About Luis BarragánVisit Website
Luis Ramiro Barragán Morfín (March 9, 1902 – November 22, 1988) was a Mexican architect. He studied as an engineer in his home town, while undertaking the entirety of additional coursework to obtain the title of architect.
Barragán was born in Guadalajara in Jalisco, Mexico. Educated as an engineer, he graduated from the Escuela Libre de Ingenieros in Guadalajara in 1923.
After graduation, he travelled through Spain and France. While in France he became aware of the writings of Ferdinand Bac, a German-French writer, designer and artist who Barragán cited throughout his life. In 1931, he again traveled to France with a long stop-over in New York. In this trip he met Mexican mural painter José Clemente Orozco, architectural magazine editors, and Frederick Kiesler. In France he briefly met Le Corbusier and finally visited the gardens realized by Ferdinand Bac. He practiced architecture in Guadalajara from 1927–1936, and in Mexico City thereafter.His Guadalajara work includes over a dozen private homes in the Colonia Americana area of what is today near downtown Guadalajara. These homes, within walking distance of each other, include Barragán’s earliest residential projects. One of his first buildings, Casa Cristo, was restored and houses the state’s Architects’ Guild.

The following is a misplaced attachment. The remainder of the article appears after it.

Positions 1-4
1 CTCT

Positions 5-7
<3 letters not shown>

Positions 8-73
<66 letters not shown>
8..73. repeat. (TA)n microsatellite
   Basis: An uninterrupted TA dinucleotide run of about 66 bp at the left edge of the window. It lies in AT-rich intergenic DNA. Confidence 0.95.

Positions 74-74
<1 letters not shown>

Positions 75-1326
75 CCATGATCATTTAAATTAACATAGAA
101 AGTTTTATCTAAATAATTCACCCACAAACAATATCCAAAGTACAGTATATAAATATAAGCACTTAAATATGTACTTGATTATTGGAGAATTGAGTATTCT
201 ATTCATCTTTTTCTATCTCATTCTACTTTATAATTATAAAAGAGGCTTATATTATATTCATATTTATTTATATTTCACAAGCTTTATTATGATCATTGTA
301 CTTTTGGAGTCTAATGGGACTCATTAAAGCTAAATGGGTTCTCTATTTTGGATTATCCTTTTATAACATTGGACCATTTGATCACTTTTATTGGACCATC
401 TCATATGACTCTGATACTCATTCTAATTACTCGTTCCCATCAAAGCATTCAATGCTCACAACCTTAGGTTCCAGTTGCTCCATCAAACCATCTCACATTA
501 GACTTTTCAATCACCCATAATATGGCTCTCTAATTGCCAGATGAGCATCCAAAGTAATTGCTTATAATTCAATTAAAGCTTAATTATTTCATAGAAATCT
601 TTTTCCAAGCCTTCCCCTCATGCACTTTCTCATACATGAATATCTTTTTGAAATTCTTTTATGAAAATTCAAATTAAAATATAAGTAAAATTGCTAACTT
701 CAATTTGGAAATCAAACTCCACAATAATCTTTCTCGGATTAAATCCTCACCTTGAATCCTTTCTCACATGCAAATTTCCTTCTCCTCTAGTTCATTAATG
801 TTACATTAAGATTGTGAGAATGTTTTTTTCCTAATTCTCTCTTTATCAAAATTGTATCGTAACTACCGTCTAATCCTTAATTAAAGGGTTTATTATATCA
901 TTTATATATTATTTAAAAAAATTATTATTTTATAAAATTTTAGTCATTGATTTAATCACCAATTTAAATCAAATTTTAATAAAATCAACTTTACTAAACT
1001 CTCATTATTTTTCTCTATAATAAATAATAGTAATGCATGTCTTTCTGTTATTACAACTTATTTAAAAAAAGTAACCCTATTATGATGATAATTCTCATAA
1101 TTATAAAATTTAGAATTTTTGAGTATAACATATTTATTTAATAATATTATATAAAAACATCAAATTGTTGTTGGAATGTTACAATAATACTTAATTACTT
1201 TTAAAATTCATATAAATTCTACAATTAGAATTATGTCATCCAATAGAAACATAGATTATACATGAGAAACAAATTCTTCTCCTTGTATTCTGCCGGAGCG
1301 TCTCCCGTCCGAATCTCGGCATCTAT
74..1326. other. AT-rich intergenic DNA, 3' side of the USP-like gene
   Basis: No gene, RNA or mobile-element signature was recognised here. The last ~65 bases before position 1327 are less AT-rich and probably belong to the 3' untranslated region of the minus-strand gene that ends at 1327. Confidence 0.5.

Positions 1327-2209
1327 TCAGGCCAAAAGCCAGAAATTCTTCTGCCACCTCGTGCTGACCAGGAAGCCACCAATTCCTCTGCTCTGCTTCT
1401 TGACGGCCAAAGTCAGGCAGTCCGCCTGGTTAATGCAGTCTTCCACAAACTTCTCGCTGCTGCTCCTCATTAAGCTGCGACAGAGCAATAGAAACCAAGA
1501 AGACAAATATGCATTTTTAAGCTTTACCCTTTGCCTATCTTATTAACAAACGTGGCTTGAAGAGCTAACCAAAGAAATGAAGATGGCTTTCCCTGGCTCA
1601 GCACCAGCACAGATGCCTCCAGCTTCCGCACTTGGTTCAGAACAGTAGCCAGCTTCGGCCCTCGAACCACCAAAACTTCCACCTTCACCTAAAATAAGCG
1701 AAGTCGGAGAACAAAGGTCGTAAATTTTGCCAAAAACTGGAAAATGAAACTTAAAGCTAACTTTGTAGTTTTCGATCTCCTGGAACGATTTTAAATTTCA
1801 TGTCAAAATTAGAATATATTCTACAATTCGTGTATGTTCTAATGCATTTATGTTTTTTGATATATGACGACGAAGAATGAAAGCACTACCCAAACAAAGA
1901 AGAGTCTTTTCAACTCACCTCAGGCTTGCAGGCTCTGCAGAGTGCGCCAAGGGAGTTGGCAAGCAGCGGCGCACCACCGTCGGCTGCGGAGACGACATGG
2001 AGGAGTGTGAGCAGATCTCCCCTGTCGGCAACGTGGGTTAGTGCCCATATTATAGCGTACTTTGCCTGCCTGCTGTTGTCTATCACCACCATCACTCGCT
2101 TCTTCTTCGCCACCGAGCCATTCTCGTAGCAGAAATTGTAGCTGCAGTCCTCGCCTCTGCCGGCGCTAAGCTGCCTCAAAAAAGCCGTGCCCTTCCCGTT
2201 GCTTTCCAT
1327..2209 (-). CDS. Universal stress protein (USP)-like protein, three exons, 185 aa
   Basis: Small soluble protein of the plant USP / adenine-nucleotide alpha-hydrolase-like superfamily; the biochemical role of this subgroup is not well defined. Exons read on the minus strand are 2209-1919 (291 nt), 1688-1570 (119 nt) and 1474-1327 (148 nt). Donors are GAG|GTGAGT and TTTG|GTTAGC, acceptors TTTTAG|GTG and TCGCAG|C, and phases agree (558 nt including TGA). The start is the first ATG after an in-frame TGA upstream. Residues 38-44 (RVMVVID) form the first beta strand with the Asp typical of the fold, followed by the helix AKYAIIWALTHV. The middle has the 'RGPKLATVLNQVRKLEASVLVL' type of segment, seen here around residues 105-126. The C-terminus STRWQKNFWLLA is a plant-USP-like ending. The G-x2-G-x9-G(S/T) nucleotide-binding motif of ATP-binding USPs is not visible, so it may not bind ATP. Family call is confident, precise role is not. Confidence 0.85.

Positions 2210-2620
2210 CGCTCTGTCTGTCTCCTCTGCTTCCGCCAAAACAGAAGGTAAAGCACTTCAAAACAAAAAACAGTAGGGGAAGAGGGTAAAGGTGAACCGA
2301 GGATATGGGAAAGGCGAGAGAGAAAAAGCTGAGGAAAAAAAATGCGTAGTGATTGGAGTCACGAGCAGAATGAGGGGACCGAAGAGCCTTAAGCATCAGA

In 1945 he started planning the residential development of Jardines del Pedregal. In 1947 he built his own house and studio in Tacubaya and in 1955 he rebuilt the Convento de las Capuchinas Sacramentarias in Tlalpan, Mexico City, and the plan for Jardines del Bosque in Guadalajara. In 1957 he planned Torres de Satélite (whose iconic towers he created in collaboration with sculptor Mathias Goeritz) and an exclusive residential area, Las Arboledas, a few kilometers away from Ciudad Satélite. In 1964 he designed, alongside architect Juan Sordo Madaleno, the Lomas Verdes residential area, also near the Satélite area, in the municipality of Naucalpan, Estado de México. In 1967 he created one of his best-known works, the San Cristóbal Estates equestrian development in Mexico City.